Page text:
Theoretical Thursday: Creativity, Innovation and Education
And welcome to Theoretical Friday! As I mentioned yesterday, I have come down with a bit of a cough and cold, so I pushed our usual Theoretical Thursday to today.
Over this week, however, while seeing the children engage in such wonderfully creative endeavors, I began to think of the importance of innovation in Education and the need for creativity in our youth. Whether it be by the media, researchers or even educators themselves, there has been quite a bit of talk for the need to increase new modes of thinking in students. There are some schools, such as The Study Academy, that make it their mission to provide courses and teaching methods based on creativity and innovation.
But here comes the question-Why is creativity so important that makes these individuals in educational institutions, researchers, and media argue so passionately for its integration into the Educational system? One such reason, that research has provided, has to do with the process of divergent thinking in children. What is that? Well, it is the process of breaking down concepts into their various components within our minds, and being able to see things from various perspectives. Divergent thinking can provide a deeper understanding and can foster insight in children, which benefits their overall learning development.
So, to foster a child’s divergent thinking abilities, education must go beyond simply knowledge based teaching. Indeed, to simply have a child learn in a knowledge based, single answer manner does not teach students how to analyze, synthesize and evaluate ideas in the same way divergent thinking can.
However, the Educational system as a whole, does not currently reward this way of thinking about things in children. Actually the current teaching methods can detract from the development of a child’s divergent learning capacity. In one study, used as a critical argument in Robinson’s TED talk in 2006 on creativity and education, several Kindergarten children were tested for their ability to think divergently. The initia
l results indicated that 98% had such a capacity, but when tested five years later, the results dropped significantly. They dropped even more so five years after that. What happened, you may ask.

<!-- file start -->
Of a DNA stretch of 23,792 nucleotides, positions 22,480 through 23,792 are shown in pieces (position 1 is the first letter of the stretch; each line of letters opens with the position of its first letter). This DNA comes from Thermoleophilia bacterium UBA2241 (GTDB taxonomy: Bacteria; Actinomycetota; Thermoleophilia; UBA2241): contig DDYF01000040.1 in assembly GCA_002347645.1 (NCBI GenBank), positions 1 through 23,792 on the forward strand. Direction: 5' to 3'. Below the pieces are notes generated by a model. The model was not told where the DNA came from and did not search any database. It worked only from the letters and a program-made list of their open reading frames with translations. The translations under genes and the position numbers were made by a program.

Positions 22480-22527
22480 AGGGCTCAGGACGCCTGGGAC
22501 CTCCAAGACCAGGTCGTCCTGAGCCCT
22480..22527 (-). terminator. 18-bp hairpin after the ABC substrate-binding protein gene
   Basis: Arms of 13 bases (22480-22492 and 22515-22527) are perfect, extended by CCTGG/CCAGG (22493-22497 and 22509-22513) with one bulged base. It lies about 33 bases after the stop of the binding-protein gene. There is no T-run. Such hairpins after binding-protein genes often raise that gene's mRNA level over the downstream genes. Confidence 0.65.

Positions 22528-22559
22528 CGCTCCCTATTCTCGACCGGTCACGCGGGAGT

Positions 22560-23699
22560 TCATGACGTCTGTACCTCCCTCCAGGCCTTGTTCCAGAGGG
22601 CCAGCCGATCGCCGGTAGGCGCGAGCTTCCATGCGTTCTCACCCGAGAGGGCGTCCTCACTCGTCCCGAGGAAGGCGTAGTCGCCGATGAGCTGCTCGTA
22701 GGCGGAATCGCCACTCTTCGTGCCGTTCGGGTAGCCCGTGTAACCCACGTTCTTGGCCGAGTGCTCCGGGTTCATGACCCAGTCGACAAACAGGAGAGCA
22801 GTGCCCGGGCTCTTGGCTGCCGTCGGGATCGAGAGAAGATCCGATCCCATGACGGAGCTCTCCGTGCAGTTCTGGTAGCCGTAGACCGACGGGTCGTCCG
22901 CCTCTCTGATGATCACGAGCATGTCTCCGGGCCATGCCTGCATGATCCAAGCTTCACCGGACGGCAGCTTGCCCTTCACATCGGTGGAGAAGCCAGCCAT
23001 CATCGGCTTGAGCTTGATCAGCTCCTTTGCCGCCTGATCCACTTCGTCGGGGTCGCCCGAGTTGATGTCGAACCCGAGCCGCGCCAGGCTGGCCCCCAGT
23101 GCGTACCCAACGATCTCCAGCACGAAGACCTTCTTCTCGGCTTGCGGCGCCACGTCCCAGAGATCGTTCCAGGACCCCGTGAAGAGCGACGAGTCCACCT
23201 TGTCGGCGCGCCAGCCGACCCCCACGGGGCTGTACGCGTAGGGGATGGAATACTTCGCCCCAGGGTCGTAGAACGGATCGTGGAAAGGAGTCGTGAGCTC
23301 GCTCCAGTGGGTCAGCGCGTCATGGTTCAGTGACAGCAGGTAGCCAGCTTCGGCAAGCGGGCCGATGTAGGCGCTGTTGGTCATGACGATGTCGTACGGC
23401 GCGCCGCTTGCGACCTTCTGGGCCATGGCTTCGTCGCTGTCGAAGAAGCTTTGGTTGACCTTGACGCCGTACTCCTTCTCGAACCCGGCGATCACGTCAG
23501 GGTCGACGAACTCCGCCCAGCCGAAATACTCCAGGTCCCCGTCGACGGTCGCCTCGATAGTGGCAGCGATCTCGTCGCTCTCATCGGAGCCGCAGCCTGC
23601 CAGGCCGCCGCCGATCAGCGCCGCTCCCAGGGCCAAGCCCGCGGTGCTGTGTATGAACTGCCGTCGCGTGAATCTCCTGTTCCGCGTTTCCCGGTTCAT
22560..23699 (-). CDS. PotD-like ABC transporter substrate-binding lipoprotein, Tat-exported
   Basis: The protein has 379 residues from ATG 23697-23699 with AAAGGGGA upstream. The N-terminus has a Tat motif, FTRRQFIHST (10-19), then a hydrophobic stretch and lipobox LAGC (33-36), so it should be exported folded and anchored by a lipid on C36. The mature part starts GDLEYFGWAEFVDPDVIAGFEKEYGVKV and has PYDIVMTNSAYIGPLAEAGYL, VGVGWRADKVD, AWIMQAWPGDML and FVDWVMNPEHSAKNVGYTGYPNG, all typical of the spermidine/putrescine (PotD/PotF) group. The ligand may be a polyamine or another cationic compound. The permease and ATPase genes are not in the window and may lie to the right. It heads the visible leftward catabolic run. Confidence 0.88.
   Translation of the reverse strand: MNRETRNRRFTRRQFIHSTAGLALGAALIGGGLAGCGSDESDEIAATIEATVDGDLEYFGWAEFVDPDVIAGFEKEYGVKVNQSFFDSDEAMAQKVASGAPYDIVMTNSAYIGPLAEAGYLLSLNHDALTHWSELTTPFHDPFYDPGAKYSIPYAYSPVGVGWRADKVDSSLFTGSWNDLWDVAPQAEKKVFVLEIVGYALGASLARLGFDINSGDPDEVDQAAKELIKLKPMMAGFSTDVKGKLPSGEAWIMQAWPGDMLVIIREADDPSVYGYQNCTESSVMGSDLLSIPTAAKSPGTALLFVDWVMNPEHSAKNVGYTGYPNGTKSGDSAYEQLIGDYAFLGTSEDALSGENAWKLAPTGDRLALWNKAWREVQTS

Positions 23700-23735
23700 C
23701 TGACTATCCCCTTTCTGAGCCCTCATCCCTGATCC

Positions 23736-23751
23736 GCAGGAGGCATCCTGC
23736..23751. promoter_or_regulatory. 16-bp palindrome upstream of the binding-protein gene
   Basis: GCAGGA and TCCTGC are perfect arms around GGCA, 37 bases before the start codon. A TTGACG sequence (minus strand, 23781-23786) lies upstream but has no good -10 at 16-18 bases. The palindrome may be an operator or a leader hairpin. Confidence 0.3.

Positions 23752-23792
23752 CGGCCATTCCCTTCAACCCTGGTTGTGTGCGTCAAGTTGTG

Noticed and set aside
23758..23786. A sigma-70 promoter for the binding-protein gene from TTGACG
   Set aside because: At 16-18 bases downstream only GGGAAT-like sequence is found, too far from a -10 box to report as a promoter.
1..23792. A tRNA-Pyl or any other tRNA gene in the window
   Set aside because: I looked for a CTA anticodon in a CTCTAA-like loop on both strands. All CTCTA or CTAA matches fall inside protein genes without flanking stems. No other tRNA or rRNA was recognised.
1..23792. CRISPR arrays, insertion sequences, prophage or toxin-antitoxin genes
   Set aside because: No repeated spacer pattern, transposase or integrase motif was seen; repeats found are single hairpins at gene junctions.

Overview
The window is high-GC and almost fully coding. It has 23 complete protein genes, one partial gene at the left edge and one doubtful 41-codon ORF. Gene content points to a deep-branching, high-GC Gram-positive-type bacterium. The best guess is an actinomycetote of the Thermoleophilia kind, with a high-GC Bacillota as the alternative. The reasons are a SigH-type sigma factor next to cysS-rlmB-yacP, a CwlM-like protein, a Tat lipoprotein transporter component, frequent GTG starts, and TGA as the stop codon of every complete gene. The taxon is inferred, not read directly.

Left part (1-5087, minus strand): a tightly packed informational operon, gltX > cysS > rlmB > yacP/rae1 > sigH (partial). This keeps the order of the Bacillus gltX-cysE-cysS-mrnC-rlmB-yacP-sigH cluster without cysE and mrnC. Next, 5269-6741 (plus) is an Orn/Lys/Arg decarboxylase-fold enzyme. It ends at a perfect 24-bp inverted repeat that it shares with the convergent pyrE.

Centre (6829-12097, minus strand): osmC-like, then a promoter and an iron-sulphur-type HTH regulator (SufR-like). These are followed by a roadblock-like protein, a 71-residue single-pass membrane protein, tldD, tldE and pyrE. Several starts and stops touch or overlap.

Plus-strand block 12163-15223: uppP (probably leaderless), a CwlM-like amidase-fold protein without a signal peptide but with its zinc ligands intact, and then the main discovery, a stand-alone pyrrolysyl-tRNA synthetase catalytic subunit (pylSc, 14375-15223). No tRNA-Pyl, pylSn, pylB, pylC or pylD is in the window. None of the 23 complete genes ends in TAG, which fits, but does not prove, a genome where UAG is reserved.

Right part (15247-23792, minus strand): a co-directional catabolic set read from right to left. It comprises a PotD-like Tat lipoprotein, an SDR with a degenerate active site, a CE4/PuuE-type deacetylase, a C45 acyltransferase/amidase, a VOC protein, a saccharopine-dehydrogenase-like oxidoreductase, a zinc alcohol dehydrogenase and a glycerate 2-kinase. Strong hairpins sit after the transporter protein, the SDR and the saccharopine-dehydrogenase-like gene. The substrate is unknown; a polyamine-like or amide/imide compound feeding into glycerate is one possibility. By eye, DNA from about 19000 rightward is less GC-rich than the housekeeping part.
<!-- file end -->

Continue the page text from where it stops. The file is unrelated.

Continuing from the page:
Well what I am trying to indicated, and what Robinson so strongly argued in his video (which can be found at http://www.ted.com/talks/ken_ robinson_says_schools_kill_creativity.html), is that a student’s capacity for divergent thinking can diminish if it is not encouraged. Do not be fooled, divergent thinking does not necessarily disappear as one ages. Not at all! Instead, results indicate that the current teaching method had “taught [divergent thinking] out of them. They’ve spent ten years at school, being taught there’s only one answer.”
While I admit it is a challenge for the Educational system to anticipate what sort of useful tools a child will need for their future, I believe a capacity for divergent thinking is a skill that is always relevant both on a personal and societal level. The ability to see many perspectives and understand another human being is important for relationships. The knowledge of how to anticipate a situation can help individual know what can be their next move. To understand the long term considerations of an action can help a society act consciously. For this reason, creativity and innovation are indeed crucial tools for learning development in an individual as well as sustainable development within a community. Education and training need to incorporate creativity and innovation into life long learning.
That’s all for now folks, but this subject is not over just yet. I find it particularly interesting and so i will touch more on this subject matter next week on the next Theoretical Thursday. Stay tuned!
Also, if you are interested in reading more on this matter I would like to suggest the following two pieces:
McGrath, J. & Davies, D. (2012) The Future Will Not Be Multiple Choice. Published by Mind Shift. Available for download at: http://blogs.kqed.org/mindshift/2013/02/video-the-future-will-not-be-multiple-choice/
Stanford Breakfast Briefings – The Enterprise of the Future. Available for download at: https://breakfastbriefings.stanford.edu/briefings/enterprise-future